dielectric material and its thickness, and has to be considered

as an optimization process.

Multiple connections between the gate and field plate also results in a significant decrease in the gate resistance. In order to achieve this multiple connection without severely degrading RF operation, a small portion of the active region is etched prior to gate deposition to create the multiple

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connections between the gate and the field plates without degrading the device's RF operation.

In this region, the gate and field plates can be connected without introducing any additional parasitic capacitance to the device. Again, device performance improves only if the introduced parasitic capacitance is Small as compared to those of the intrinsic device. Furthermore, the spacing between individual active regions is used to engineer the thermal impedance of the device more effectively than a device with a conventional topology.

Critical parameters are the choice of dielectric material, the thickness of the dielectric material, and the length of the field plates. These critical parameters have to be considered as optimization steps of the proposed fabrication process.

Using this method allows the fabrication of large periph ery devices with a reduced number of air bridges. Moreover, the fabrication of Sub-micron devices can take advantage of the present invention. Typically, Sub-micron gates are fab ricated using a T-shape process, since the T-shape reduces gate resistance as compared to a standard gate shape. Low gate resistance can be achieved even with Sub-micron gates by creating the multiple connections without a T-shape process.

In addition, a parallel gate contact can be deposited on top of the dielectric material by properly adjusting the material dielectric thickness, in order to significantly reduce gate resistance by creating multiple connections using the paral lel field plates on the device extrinsic regions. The low resistance path is provided by the parallel field plates, through a proper choice of the width at which the connection between the gate and field plates occurs.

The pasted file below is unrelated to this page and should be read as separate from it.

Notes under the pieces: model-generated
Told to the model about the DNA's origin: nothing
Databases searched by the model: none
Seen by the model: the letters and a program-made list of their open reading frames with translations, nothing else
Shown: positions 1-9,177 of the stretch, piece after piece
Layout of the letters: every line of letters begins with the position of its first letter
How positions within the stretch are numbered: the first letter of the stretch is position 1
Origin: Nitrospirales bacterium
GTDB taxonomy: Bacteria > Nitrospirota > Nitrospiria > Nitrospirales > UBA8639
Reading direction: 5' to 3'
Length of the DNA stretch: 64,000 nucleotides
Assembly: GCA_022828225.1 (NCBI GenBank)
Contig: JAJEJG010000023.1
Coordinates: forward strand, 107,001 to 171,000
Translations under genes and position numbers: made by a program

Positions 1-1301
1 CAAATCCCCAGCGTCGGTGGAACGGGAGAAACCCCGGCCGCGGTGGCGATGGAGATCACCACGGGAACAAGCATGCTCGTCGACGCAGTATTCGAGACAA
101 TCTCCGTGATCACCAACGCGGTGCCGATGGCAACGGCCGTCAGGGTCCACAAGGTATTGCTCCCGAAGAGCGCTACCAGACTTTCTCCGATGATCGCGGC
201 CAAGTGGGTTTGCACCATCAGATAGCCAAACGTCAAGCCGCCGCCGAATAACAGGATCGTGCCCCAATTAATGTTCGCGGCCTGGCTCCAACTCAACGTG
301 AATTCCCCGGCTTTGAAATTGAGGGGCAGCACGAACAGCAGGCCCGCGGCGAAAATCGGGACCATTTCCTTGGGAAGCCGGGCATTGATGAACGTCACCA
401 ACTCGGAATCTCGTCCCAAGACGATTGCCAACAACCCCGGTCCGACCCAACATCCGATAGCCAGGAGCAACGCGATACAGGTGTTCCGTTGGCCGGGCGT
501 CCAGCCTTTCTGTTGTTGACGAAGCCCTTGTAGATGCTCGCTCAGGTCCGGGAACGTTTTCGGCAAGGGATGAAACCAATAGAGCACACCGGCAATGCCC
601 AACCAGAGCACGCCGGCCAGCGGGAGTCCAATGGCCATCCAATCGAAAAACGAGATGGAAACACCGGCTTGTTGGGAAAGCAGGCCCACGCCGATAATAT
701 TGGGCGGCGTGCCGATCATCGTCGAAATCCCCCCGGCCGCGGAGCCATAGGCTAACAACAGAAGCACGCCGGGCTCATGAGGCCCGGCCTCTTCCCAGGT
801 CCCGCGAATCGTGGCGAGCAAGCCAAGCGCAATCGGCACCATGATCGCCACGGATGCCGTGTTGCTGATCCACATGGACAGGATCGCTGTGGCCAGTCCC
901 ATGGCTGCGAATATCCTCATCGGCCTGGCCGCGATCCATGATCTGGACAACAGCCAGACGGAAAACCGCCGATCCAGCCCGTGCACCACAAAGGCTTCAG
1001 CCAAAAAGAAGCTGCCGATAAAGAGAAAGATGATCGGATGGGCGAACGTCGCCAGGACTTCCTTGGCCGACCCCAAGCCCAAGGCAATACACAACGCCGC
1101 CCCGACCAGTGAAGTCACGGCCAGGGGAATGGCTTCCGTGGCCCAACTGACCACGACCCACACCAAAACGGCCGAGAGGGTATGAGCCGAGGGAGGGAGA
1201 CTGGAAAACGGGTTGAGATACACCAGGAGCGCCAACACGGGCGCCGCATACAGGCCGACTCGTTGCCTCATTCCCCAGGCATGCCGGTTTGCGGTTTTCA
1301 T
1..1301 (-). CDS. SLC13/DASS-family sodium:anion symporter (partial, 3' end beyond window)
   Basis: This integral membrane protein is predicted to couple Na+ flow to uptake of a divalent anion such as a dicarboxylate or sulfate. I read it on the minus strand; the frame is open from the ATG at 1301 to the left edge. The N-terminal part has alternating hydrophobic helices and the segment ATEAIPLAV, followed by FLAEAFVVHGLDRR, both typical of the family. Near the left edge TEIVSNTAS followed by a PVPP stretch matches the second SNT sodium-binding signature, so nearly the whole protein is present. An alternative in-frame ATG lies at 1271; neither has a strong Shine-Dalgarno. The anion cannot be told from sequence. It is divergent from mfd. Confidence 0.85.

FIG. 7A is a device cross-section, FIG. 7B is a device top

view and FIG. 7C is a device cross-section illustrating examples of multiple field plate structures for reduced gate resistance. Moreover, having a field plate covering the gate source access region, such as shown in FIGS. 7A, 7B and 7C, is also used for of modulating source access resistance for improving device linearity performance.

Gallium Nitride-Based High Electron Mobility Transistor

with Field Plates

GaN based transistors including AlGaN/GaN High Elec tron Mobility Transistors (HEMTs) are capable of very high Voltage and high power operation at RF. microwave and millimeter-wave frequencies. However, electron trapping and the ensuing difference between DC and RF character istics has limited the performance of these devices. SiN passivation has been Successfully employed to alleviate this trapping problem, resulting in high performance devices with power densities over 10 W/mm at 10 GHz. For example, 3 discloses methods and structures for reducing the trapping effect in GaN transistors. However, due to the high electric fields existing in these structures, charge trap ping is still an issue.

The present invention has been successfully utilized for improving the performance of AlGaN/GaN HEMT power devices. At 4 GHz operation, power densities of 12 W/mm and 18.8 W/mm have been achieved for devices on sapphire and silicon carbide substrate, respectively. Due to the sim plicity of the processing step involved in the field plate fabrication, the present invention can be used in the devel opment of AlGaN/GaN HEMTs technology and other semi conductor devices. Using properly designed multiple field plates greatly improves both breakdown and large RF signal performance in Such devices.